A Quick Guide to Para Athletics

By Raymond Martin

May 27, 2017

Topics: Wheelchair Sports

The Rio 2016 Games have concluded and we are about to start a new four-year cycle to prepare for the 2020 Games in Tokyo. With the seemingly endless list of classifications, it’s important to remind ourselves of the basics of the sport. Here is a quick and easy guide to watch or compete in the largest sport at the Summer Paralympic Games.

 

Classification:

The classification system has three basic elements to it, one letter followed by two numbers. An example classification would be T52. The letter can either be T for track events, or F for field events. The first number indicates the type of disability the athlete has. This number ranges from 1 to 5, with each number describing a different category of disabilities. Each digit represents the following: 1-visual impairment, 2-intellectual disability, 3-cerebral palsy, 4-limb impairment (such as amputees or short stature), 5-wheelchair users. The second number describes the degree of impairment. The range of this number varies by class, but the overall range is from 0 to 8. The lower the second digit, the higher the impairment. For example, a T53 athlete generally has more of an impairment than a T54 athlete. With every rule comes exceptions, but in general, here is what the classification system looks like when you put all three elements together:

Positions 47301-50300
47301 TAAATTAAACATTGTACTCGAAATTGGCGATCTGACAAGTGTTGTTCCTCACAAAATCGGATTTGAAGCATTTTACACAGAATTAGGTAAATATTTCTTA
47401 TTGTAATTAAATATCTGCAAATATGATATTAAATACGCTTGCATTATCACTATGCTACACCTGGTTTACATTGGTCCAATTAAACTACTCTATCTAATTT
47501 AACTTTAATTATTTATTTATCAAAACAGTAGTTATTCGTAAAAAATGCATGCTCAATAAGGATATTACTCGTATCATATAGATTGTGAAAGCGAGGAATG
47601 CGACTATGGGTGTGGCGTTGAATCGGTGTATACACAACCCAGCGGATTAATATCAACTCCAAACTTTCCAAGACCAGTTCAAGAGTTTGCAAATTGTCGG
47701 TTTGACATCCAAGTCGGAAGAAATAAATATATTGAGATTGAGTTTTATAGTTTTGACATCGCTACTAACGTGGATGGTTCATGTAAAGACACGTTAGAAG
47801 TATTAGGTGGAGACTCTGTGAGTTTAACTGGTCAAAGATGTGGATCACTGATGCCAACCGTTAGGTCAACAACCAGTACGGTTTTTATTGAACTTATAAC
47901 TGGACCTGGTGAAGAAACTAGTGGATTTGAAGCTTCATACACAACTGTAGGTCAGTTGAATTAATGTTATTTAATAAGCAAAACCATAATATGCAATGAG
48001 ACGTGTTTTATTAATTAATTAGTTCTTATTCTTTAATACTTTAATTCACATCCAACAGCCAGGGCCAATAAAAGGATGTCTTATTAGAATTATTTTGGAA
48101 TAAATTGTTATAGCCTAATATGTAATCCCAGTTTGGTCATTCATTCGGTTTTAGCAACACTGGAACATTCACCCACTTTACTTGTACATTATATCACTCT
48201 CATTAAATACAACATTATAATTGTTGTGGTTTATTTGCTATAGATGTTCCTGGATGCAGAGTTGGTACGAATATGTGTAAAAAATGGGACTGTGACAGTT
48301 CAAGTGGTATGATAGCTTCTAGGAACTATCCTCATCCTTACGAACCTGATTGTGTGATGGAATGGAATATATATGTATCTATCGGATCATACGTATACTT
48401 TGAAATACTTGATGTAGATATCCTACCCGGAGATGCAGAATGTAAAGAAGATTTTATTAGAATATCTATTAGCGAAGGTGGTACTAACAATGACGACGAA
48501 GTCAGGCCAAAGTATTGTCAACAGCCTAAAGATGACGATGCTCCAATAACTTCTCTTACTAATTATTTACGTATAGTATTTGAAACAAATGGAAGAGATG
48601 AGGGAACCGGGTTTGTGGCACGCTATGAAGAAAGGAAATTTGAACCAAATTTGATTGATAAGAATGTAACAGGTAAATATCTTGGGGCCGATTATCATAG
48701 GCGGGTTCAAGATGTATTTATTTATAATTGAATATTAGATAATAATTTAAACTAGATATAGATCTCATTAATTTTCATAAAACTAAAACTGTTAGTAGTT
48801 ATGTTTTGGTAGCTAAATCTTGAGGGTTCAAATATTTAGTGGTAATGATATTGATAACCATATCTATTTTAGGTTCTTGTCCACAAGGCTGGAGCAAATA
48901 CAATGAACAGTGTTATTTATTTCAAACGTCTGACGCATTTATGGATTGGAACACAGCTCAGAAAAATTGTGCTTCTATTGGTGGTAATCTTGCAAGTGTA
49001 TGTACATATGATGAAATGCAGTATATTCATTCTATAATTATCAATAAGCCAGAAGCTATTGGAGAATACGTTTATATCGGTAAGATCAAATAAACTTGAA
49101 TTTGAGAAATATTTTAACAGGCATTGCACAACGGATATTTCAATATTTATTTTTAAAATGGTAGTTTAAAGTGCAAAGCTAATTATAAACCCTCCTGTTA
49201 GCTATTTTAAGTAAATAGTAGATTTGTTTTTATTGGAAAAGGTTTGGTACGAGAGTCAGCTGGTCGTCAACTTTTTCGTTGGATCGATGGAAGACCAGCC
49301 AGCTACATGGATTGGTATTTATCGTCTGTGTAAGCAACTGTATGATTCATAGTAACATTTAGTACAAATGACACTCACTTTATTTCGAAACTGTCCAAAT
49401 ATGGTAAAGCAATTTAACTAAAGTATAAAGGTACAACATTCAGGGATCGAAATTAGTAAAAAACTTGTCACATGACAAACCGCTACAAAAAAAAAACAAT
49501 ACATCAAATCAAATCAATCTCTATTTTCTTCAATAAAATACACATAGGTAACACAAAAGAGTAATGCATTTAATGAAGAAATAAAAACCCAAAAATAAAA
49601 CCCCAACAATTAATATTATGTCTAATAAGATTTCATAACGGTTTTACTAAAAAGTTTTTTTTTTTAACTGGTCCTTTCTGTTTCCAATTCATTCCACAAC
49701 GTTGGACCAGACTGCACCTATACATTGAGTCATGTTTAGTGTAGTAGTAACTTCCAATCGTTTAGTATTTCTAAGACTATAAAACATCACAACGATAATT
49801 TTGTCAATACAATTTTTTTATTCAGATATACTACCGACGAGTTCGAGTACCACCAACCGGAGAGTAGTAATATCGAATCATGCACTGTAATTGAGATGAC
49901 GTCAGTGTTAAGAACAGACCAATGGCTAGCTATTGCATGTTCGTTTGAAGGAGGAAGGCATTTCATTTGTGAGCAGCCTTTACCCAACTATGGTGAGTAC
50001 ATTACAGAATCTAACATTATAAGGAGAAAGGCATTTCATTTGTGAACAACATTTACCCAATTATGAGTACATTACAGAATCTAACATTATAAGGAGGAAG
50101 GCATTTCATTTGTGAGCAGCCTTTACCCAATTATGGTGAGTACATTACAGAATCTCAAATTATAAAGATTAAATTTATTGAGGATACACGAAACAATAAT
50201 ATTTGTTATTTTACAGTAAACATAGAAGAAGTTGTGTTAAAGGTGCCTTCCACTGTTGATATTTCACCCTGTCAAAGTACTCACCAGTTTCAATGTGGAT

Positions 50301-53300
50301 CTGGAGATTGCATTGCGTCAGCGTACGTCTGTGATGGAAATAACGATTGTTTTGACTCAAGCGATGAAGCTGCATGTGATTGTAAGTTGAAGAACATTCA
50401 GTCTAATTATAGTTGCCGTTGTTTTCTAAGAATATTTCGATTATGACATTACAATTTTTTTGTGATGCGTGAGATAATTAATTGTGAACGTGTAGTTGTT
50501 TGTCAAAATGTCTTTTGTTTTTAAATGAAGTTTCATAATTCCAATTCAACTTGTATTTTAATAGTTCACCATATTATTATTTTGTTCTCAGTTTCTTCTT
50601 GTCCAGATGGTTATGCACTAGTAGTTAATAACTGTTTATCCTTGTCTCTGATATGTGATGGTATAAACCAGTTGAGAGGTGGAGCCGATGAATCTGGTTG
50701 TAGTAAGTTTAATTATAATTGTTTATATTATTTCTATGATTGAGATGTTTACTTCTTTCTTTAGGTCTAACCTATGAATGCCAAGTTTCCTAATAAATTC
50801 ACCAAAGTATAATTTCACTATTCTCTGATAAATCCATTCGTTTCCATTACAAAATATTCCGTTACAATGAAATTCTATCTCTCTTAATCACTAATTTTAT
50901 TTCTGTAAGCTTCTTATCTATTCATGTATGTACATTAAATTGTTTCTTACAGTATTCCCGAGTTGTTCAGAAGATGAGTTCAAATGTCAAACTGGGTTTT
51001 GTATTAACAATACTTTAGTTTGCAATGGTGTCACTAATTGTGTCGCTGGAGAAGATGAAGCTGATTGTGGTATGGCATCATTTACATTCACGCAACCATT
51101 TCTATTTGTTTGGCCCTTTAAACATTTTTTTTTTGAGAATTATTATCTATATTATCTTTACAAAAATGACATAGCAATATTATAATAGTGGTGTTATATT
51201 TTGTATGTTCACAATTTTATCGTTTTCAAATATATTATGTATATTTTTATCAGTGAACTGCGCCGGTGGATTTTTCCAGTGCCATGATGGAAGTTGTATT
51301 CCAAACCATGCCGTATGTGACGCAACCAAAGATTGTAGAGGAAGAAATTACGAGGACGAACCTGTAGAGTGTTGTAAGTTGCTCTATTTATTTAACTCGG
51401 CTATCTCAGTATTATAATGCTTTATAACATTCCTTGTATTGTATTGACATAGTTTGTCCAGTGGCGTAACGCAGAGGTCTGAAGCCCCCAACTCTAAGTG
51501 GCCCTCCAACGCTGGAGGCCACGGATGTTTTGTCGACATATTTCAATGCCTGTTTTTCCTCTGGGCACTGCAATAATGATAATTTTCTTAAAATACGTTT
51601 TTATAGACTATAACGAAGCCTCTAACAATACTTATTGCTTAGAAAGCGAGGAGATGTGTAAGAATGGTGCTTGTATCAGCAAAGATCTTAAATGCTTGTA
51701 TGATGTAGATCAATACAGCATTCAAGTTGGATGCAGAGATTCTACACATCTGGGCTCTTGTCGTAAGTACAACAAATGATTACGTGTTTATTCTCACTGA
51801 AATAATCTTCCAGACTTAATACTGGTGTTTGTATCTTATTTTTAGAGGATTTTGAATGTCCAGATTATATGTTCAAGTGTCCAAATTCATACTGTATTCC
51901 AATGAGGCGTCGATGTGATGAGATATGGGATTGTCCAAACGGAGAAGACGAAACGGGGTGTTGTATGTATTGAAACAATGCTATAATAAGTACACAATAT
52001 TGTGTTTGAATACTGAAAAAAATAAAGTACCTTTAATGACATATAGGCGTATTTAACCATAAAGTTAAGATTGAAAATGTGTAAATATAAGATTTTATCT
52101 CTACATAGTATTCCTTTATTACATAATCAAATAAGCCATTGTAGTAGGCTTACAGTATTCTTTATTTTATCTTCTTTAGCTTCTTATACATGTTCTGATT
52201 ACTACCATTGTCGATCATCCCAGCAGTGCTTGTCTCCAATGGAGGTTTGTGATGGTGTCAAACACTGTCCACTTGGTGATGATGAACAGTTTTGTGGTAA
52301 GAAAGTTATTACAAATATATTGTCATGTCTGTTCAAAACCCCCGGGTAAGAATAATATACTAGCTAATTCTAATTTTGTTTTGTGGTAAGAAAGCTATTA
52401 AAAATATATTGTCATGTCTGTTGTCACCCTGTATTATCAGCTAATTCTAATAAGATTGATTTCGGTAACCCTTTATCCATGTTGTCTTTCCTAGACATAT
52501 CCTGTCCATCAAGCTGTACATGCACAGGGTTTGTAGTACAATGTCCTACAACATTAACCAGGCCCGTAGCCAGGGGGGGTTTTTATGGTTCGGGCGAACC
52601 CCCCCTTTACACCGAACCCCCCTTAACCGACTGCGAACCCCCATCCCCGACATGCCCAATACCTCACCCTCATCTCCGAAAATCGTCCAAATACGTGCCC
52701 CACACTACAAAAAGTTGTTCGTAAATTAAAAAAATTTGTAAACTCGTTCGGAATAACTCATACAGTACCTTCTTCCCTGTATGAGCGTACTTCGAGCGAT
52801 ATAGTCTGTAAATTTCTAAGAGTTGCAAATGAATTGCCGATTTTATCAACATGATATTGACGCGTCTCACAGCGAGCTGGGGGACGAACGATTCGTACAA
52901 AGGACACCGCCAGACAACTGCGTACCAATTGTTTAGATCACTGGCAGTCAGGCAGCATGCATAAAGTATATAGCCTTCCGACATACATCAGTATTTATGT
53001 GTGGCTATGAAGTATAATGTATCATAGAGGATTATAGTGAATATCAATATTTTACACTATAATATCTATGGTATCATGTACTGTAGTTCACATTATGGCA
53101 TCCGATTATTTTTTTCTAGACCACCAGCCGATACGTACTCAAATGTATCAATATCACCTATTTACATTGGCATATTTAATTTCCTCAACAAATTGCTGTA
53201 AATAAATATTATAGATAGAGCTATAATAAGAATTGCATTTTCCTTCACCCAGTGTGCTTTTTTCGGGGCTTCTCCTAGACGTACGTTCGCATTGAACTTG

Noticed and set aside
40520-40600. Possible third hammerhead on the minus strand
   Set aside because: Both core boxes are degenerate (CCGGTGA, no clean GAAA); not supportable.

T/F 11-13: Runners/field athletes with visual impairment

T/F 20: Runners/field athletes with an intellectual disability

T/F 32-34: Track/field athletes with cerebral palsy who use a wheelchair/throwing chair

T/F 35-38: Runners/field athletes with cerebral palsy

T/F 40-41: Runners/field athletes with short stature

T/F 42-44: Runners/field athletes with lower limb amputation

T/F 45-47: Runners/field athletes with upper limb amputation

T51-54: Track athletes who use a wheelchair

F51-57: Field athletes who use a throwing chair

 

It’s worth mentioning that disability is a spectrum and with it comes exceptions to every rule. You may see a T46 who has an upper limb impairment, but the limb is not amputated. It’s exceptions like these that make the sport exciting and confusing at the same time. That’s all you need to know to get started in the sport.

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Author

Raymond Martin

Raymond Martin

Raymond Martin, 23, is a Paralympic track and field athlete. Raymond is a sponsored athlete through Team Invacare.

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